Friday, 18 March 2011

42 Naples Pt 1 Pompeii

Wednesday 16th March.
Today was a pack up and admin day. We sorted the washing and flushed out the grey waste tank in Lizzy - horrible job but necessary.
Wallace was loaded onto the trailer and we just chilled out for the rest of the day.
Thursday 17th March.
Today, we have been retired fo a whole year. It seems like a few months. It is also St Patricks Day and the 150th Birthday of Italy as we know it today.
So, final "prep for voyage" and we were off at about 10am for Naples. We had decided to go the cheaper, slower scenic route avoiding the tolls on the motorway but it was raining so hard it was a bit pointless so we switched to the motorway and paid another 28 euros for the privilege. As we approached Naples we could clearly see Mount Versuvius in the background. (the rain had abated somewhat). We passed through Naples and arrived at our campsite called Zeus in Pompeii at about 3pm. This site is literally 100m from the workings of the Pompeii disaster.

Just visible at the end of the road is the campsite and on the right is the entrance to Pompeii.
Getting lizzy into place was a squeeze. No shortage of oranges thgough,

Pompeii was a prosperous self ruling Roman city till it decided to rebel against  Rome for a more political and social respect in 89-90 BC. Rome placed the city under seige and eventually Pompeii caved in in 80 BC and was downgraded to a colony and renamed " Cornelia Veneria Pompeianorum". Following this it was given many public and private buildings by Emporers Octavian Augustus and Tiberius. A violent earthquake hit the region in 62 AD and the damage was extensive. Reconstruction of Pompeii began immediately. 17 years later, on the afternoon of the 24th August 79 AD the volcano Mount Vesuvius erupted. That day the city was covered with about 1m of ash. The next day Versuvius exploded and sent a pyroplastic wave of ash and rocks the 12 miles to Popeii and its sister city Herculaneum. This wave was travelling at about 100kph and could not be ran from. The whole city was buried and fried instantly. Nothing survived. Those that were hiding were either buried alive in collapsing buildings or suffocated and burned with the air/ash mix being over 500 dec C.
Pompeii was destroyed and completely buried under 4 to 6 meters of ash and pumice, and it was lost for over 1,500 years before its accidental rediscovery in 1599 by an engineer who whist tunneling found some painted walls.Exploration did not begin till 1748 and has been going on virtually constantly since then. In about 1875, an archaeologist working at the site made a small hole with his hammer. On looking inside the void he saw bones. The director of the dig stopped work and called for plaster of paris and water. He filled the void left by the body, now long gone and what remains is a series of plaster casts of some of the bodies and it also shows the boxer style stance that most of the victimes ended up in due to the heat contracting arms and legs.  Since then, its excavation has provided an extraordinarily detailed insight into the life of a city at the height of the Roman Empire. It recieves approximately 2,500,000 visitors every year.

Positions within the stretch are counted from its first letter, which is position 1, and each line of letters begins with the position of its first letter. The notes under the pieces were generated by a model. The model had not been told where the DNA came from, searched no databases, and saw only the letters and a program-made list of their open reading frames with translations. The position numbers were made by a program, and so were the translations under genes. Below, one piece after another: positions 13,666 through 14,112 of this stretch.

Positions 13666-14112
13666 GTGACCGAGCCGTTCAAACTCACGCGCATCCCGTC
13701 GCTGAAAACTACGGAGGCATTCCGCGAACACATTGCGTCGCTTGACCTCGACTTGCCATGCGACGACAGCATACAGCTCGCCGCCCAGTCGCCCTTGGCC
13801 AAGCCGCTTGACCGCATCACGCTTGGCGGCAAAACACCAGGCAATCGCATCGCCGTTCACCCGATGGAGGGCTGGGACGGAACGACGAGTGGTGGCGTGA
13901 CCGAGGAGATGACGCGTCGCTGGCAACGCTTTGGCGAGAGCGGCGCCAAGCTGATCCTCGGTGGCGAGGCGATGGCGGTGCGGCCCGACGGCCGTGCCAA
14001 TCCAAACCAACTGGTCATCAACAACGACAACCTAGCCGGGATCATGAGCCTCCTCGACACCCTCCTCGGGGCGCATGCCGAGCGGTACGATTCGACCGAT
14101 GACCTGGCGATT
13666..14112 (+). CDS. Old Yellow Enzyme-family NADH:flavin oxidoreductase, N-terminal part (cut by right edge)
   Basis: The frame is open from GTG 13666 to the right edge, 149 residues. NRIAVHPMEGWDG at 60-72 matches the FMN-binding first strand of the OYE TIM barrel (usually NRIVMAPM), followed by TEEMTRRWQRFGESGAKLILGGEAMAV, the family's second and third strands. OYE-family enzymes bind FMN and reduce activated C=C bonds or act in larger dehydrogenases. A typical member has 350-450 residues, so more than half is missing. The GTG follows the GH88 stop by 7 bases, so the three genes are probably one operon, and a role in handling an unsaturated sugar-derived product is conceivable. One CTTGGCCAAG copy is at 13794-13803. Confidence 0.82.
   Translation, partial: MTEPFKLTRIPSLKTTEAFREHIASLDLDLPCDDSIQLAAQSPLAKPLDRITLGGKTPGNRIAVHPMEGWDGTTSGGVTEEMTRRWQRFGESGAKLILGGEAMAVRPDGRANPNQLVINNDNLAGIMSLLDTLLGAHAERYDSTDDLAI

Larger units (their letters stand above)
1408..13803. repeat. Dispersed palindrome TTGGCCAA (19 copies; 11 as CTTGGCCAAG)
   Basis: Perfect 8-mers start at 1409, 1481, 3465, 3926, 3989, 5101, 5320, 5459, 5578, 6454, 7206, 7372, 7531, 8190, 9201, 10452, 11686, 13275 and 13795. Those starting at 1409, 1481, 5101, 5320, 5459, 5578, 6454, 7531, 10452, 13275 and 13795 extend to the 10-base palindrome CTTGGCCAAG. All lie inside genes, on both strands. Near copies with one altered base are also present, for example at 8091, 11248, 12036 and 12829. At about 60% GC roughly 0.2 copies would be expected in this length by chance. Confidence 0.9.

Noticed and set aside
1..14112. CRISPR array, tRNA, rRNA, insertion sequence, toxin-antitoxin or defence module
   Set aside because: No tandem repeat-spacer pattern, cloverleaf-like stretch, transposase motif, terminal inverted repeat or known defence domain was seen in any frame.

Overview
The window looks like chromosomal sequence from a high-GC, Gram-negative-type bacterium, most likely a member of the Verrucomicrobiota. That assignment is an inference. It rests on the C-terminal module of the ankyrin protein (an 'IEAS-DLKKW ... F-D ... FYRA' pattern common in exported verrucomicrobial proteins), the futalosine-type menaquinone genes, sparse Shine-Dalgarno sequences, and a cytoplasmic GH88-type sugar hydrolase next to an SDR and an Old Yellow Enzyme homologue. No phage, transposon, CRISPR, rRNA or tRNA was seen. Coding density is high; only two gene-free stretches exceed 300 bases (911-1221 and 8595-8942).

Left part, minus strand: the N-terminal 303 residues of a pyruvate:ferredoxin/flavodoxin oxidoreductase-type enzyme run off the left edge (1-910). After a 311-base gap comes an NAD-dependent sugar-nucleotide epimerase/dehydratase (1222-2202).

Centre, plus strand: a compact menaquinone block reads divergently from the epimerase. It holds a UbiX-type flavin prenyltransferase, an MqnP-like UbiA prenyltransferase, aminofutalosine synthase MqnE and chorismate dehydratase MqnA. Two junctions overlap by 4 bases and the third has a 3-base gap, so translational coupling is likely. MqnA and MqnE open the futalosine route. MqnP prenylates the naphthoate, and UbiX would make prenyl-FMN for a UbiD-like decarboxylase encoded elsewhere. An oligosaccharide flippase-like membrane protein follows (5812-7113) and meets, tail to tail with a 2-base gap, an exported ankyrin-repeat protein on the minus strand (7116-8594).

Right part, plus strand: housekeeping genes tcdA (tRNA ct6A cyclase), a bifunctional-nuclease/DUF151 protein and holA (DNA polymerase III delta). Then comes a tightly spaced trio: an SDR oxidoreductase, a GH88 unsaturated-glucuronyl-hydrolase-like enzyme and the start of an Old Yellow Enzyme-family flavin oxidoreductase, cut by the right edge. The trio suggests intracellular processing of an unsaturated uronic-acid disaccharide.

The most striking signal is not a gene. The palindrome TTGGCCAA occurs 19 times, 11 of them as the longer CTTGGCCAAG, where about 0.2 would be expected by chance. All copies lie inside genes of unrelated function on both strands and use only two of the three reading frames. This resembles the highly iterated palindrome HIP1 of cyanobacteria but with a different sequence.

We chilled out for the rest of the evening and as it got dark the rain came back - in torrents. This lasted most of the night - luverly.

Friday 18th March
The quote Karen today, "Another hard day at the office".
We awoke to more torrents of rain and as such had a slow start and decided to watch a video. By the time the film had finished the weather had improved and we dicided to go an visit Pompeii. We walked out of the campsite and turned left into the entrance to the site.
It was a very interesting visit of about 3 hours. Fortunately closing time saved our legs from complete destruction.

Now the piccy of Pompeii.

Our first view

The temple of Venus

Mosaic of a dog. Dogs are welcome on the site and there are many strays that are officially cared for.

Teatro Grande - Big theatre.

Social space or Odeon (singing place) behind theater later believed used as a barracks due to weapons found.

Yes these are willys. Not hidden either, on display in the main street. Sex and debauchery was part of normal life.

These are the plaster castings formed from the voids left from bodies.

A spoert ground. Swiming pool in the middle.

Outside of the 20,000 seat Amphitheater

Karen inside listening to the dialogue for the building.

A view from the wall of the Amphitheater. Shows the height of the ash not yet removed and Versuvious in the background.

Some surviving paintings in a Villa. Venus on the right , Mars on the left. This villa was also bombed in 1943 - presumably by us Brits.

Pompeii equivalent of a zebra crossing. The streets being used for drainage, this allowed the crossing without getting poo on your shoes. The stones were set so that wheeled carriages could pass between. See the worn out wheel ruts.
Karen in one of the Thermopodiums. Open air hot food stalls. An early McDonalds ! Nice to see her in the kitchen again.  OK I'm running.......

A general street view.

The Basilica. For justice and administration.

Temple of Apollo. Statue of him on the right.

Sun dial in Apollos Temple. In Roman times there were 24 hours in a day. They were not 60 minutes like ours. They had 12 hours of light and 12 hours of dark regardless of the time of year so in the winter and hour could be 45 minutes and in the summer, 75 minutes. There were also only 10 months in the year.

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